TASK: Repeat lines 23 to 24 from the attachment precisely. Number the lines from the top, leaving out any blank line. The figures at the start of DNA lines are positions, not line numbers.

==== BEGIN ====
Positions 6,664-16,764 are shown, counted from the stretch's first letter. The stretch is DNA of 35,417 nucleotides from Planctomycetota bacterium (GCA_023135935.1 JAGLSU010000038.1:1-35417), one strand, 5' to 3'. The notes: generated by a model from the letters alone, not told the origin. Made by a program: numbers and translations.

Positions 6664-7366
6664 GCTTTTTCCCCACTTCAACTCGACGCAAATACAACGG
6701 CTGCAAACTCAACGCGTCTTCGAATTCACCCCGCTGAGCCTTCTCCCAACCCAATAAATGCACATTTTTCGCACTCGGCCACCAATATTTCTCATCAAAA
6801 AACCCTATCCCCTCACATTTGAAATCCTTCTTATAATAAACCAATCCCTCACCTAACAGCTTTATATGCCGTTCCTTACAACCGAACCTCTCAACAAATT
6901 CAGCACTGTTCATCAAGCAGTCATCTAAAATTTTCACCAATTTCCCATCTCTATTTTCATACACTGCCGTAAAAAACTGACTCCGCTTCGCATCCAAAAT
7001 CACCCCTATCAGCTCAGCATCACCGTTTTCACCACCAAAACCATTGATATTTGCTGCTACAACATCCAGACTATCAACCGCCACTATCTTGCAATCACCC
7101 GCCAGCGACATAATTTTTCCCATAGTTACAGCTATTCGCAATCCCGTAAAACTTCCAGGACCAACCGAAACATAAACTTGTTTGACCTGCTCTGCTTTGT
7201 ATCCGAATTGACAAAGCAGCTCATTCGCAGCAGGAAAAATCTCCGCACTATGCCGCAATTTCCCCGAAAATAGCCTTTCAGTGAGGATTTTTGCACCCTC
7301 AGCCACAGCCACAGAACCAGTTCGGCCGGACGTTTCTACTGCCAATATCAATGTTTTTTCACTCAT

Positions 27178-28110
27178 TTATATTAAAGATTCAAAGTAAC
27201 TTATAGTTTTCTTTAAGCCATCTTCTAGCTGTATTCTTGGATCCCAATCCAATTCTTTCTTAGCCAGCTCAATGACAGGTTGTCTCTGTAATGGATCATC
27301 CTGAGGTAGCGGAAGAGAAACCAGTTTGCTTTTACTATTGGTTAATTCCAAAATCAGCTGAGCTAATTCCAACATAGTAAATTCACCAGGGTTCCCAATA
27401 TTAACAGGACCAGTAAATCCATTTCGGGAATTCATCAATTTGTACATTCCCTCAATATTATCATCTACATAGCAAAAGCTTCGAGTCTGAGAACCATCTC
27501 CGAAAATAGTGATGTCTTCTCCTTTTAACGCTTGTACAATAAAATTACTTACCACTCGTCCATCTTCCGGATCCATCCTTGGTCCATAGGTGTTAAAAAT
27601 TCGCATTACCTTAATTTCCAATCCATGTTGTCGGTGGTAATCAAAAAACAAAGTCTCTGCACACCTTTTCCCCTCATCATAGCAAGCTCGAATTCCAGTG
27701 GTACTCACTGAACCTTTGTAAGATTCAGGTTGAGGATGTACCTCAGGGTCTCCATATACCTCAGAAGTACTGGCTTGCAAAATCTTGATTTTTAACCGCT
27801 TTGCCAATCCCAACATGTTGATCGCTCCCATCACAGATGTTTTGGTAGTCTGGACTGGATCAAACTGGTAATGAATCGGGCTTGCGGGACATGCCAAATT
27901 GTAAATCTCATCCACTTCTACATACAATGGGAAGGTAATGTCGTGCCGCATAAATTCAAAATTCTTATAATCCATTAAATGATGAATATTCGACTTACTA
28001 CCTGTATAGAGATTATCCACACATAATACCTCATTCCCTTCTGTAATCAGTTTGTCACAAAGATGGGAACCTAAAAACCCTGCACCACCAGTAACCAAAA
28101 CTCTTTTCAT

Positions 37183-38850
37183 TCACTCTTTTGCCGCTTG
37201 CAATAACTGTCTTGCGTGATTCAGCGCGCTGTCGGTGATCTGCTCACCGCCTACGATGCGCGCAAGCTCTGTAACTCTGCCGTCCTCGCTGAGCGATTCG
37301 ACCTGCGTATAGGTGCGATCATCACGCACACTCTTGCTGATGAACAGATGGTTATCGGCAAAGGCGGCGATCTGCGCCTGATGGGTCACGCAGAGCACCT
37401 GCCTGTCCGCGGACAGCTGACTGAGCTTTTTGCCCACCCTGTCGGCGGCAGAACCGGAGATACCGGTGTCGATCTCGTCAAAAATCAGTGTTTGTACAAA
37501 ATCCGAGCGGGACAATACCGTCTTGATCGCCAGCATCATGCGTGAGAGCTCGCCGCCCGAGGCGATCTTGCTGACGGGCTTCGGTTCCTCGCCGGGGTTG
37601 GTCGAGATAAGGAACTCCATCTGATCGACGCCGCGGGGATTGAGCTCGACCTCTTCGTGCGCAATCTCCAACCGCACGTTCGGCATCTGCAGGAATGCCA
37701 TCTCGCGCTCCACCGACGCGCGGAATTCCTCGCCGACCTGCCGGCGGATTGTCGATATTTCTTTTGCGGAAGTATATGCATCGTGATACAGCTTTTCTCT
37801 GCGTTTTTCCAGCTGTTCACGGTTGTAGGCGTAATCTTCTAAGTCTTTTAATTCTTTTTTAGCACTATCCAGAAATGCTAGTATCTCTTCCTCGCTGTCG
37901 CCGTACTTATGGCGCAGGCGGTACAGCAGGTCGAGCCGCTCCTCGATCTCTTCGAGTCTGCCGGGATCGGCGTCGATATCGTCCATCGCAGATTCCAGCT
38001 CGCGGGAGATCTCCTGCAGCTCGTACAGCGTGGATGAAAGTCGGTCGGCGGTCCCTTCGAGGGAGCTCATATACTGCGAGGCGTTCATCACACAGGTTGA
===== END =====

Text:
Positions 37183-38850
37183 TCACTCTTTTGCCGCTTG